Social Security

Bernard Madoff's mugshot

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Social Security is not a Ponzi scheme. There are some superficial similarities, but the differences are substantial. If you want to read about a real Ponzi scheme, there are several books about Bernie Madoff. I recommend No One Would Listen by Harry Markopolos.

In a true Ponzi scheme, a crook takes money for his/her own use while promising investors a high rate of return. The scheme will collapse if steadily increasing amounts are not invested by increasing numbers of investors. Social Security is administered by the Federal government, which is not a crook, and it is administered at a low overhead cost for the benefit of retirees, not for the benefit of the US government.

I am a Social Security recipient and I hope that it will be there for my son who is now 29 years old. I tell my younger friends that they will determine if Social Security will still be there when they retire at age 70 or thereabouts. If they believe that it will still be there for them, they will elect members of Congress who will ensure that Social Security survives. If they do not, they will elect members of Congress who will ensure that it does not survive. The choice is theirs.

Contrary to false information on Fox and other like sources, Social Security is solvent and likely to stay that way for the next 75 years with some small adjustments. Medicare and Medicaid are the two programs facing more immediate problems, and that is because they address health care costs, not retirement income. The only connection between Social Security and Medicare/Medicaid is that the elderly use both programs.

Please see No One Would Listen | Double Social Security

No One Would Listen

Charles Ponzi (March 3, 1882–January 18, 1949)...

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No One Would Listen, A True Financial Thriller by Harry Markopolos. The Bernie Madoff story written by the whistle blower who brought him down and sent him to prison. Seldom do I read a true life tale as good as this one is, that I hated to see it end because I learned so much.

Harry Markopolos worked for a firm on Wall Street that competed with Bernie Madoff in the hedge fund business. His co-workers and superiors asked him to design a product that they could sell to compete with Madoff. After months and years of trying, he decided that he could not design a legal product that would show the consistency and the high returns that Madoff claimed. Markopolos and a small team worked on their own time for no compensation to discover how Madoff operated. They concluded either that he was violating the law by front-running, which is insider trading, or more likely that he was operating a Ponzi scheme.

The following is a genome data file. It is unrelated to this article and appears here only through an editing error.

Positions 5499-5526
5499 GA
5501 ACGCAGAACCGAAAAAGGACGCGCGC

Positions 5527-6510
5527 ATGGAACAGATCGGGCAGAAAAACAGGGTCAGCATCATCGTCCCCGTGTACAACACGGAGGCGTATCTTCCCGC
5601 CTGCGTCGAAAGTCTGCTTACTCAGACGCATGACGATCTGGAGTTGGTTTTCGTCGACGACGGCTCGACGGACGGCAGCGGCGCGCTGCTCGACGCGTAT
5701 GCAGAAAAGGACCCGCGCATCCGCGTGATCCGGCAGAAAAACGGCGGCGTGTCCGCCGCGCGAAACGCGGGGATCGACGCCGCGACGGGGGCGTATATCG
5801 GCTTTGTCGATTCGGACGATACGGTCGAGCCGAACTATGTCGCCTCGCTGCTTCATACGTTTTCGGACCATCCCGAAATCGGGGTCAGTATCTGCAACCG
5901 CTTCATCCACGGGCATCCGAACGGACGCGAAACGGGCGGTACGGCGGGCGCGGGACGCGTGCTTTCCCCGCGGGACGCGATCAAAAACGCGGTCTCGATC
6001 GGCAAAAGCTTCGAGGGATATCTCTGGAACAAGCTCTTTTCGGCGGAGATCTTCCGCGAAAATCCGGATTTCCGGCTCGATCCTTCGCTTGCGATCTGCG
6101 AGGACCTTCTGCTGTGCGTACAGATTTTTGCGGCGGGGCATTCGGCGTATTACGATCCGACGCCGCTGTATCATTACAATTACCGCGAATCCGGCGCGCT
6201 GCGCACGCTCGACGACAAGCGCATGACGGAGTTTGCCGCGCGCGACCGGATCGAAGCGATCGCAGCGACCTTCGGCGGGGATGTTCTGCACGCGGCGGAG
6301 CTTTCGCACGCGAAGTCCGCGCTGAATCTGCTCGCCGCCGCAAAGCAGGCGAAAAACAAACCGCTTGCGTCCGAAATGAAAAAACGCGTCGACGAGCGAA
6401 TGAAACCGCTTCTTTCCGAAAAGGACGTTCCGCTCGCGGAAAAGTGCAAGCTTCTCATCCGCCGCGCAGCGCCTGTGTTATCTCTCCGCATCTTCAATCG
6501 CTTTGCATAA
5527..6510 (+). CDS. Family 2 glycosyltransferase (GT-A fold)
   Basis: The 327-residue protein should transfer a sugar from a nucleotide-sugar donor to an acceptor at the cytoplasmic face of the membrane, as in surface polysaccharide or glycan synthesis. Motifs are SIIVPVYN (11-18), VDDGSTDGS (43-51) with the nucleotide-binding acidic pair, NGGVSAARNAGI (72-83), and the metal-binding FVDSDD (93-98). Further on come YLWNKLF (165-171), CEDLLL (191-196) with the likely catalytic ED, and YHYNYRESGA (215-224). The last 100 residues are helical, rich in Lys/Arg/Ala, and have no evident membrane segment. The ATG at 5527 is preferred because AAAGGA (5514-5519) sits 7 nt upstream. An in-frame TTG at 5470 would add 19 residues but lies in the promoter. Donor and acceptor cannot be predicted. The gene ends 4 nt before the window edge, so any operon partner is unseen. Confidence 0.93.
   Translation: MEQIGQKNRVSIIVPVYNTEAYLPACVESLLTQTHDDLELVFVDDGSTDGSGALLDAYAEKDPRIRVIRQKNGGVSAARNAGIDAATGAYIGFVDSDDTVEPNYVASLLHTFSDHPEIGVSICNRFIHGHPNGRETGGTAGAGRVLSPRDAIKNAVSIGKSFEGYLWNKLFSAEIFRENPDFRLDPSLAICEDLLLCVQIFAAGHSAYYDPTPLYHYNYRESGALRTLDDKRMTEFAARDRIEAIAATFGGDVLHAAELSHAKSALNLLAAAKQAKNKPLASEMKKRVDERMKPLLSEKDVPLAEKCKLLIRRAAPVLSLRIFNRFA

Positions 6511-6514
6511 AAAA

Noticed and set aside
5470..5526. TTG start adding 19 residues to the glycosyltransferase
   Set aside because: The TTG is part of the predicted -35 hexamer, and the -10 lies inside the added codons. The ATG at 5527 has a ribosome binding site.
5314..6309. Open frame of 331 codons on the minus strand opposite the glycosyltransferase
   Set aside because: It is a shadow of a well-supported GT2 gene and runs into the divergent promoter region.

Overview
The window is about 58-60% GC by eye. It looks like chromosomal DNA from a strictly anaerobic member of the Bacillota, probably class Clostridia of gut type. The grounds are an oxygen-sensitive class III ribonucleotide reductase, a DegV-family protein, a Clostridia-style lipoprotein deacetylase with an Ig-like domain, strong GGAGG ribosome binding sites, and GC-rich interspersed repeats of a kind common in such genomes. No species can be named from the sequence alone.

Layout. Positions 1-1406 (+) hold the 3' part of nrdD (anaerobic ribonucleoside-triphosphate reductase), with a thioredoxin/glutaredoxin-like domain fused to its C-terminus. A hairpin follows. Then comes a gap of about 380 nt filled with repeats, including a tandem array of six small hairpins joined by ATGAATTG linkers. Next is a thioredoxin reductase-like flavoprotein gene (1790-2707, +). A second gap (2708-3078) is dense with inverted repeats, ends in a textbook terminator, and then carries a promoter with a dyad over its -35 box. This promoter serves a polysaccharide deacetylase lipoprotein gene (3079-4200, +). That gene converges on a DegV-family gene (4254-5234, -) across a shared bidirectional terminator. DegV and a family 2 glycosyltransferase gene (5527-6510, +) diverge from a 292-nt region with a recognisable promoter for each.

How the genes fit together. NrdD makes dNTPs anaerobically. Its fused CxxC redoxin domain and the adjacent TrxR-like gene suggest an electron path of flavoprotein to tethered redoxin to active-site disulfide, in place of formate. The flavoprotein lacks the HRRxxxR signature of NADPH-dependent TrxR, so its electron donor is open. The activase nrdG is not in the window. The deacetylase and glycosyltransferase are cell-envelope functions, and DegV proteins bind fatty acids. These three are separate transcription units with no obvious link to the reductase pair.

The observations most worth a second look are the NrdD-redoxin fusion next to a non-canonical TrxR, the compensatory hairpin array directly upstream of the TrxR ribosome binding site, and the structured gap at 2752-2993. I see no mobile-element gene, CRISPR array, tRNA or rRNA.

Markopolos approached the SEC repeatedly over the years and was ignored. It took the Great Recession to bring down Madoff when redemptions outran new deposits in his scheme. The total losses will never be known because some of the victims don’t want their losses know. It is estimated that the losses exceeded $65 billion dollars. Markopolos lists in great detail the flaws in the SEC with suggestions for improvement. Mary Schapiro, the current head of the SEC, is trying to improve the performance of the agency. It would informative to get Markopolos’s opinion on how she is progressing.

Harry caught the fraud investigating bug and has devoted himself to it full time since the Madoff case. He devotes his time to discovering fraud in the financial world and in health care, by which I think he is referring to the pharmaceutical industry. Here is a paragraph from the book.

“…from the pharmaceutical world, which I had discovered was ripe with fraud. As I had learned in my investigations, the health care industry makes Wall Street look honest. It’s a $2-trillion-a-year business with no controls and with limited auditing. On Wall Street the crooks at least have the decency to try to hide their frauds, but those people cheating Medicare don’t even bother doing that. Wall Street is only taking your life savings, but in health care they may be stealing your life. I was surprised to discover how little ‘care’ there is in health care. It’s obviously no surprise that the pharmaceutical industry is a completely profit-driven business, but the methods companies devised to earn some of the profits were surprising—and in the case I discovered, illegal.”